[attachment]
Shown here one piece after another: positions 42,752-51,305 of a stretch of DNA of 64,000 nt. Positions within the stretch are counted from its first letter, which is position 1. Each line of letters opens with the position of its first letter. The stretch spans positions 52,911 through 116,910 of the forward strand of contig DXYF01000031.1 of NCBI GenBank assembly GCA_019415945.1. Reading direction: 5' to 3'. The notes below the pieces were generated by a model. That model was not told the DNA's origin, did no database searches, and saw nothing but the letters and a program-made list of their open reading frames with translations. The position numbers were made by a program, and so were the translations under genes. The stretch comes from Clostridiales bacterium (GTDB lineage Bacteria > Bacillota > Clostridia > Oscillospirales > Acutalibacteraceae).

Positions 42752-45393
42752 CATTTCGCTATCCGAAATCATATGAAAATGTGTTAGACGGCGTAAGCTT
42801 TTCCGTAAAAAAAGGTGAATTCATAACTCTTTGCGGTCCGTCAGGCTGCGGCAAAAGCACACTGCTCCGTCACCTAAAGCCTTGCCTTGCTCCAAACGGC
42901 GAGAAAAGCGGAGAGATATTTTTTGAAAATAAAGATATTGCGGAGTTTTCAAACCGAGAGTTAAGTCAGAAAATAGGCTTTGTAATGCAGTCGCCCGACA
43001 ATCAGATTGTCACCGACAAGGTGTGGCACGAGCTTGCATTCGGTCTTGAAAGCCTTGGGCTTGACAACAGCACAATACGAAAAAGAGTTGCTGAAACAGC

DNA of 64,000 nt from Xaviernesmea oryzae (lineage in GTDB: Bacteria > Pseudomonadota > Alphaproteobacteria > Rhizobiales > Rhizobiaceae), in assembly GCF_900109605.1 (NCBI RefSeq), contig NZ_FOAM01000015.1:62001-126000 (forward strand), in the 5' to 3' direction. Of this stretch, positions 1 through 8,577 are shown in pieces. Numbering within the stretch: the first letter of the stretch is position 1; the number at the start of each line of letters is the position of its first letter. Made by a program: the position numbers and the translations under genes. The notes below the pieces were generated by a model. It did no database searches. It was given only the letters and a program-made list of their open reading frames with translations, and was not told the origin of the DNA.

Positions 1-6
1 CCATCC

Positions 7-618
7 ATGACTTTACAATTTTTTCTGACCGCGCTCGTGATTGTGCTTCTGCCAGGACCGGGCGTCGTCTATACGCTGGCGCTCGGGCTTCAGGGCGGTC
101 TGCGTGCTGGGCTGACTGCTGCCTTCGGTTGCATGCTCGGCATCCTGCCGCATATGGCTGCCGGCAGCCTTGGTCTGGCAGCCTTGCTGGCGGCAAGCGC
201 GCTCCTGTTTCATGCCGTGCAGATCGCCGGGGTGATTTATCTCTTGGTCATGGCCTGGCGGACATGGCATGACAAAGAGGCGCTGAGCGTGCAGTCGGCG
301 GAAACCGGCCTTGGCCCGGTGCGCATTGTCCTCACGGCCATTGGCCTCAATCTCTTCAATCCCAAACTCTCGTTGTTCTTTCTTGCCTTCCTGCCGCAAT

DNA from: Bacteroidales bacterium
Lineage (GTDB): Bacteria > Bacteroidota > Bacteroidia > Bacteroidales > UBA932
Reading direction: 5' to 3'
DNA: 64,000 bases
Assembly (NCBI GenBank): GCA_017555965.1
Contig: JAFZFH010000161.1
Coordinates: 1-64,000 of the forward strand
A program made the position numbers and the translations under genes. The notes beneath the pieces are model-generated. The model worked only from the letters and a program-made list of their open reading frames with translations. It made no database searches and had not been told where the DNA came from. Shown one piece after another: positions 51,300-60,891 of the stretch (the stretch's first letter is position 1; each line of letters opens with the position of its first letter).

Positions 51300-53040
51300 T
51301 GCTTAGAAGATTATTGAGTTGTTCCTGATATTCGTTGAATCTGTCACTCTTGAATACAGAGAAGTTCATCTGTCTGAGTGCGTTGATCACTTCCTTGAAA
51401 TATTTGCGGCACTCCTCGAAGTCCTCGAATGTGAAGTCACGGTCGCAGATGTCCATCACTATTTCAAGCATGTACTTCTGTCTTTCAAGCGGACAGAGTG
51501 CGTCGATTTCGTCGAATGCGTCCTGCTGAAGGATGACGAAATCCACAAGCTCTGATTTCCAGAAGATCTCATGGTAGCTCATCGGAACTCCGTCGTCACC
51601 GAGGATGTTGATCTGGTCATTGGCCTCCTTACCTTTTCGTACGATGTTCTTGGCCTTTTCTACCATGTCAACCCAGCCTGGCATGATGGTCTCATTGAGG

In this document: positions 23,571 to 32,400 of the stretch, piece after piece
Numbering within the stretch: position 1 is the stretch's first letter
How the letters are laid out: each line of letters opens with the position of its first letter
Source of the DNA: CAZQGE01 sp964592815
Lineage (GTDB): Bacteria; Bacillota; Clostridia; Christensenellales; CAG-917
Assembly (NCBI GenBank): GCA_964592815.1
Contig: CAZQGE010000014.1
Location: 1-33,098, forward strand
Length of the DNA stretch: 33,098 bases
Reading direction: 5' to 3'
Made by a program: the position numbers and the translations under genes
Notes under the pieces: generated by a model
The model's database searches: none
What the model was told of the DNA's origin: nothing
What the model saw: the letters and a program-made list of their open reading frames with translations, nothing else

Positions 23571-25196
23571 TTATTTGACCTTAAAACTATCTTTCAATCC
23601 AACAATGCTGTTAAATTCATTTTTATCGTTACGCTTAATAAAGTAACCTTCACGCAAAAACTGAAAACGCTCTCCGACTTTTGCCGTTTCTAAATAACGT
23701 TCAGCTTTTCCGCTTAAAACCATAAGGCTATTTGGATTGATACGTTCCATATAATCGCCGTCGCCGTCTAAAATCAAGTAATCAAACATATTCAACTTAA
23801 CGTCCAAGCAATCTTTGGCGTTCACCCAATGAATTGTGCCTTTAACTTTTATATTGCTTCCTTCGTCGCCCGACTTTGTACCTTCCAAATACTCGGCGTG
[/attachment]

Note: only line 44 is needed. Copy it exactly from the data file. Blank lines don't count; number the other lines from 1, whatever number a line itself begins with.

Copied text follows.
Positions 23571-25196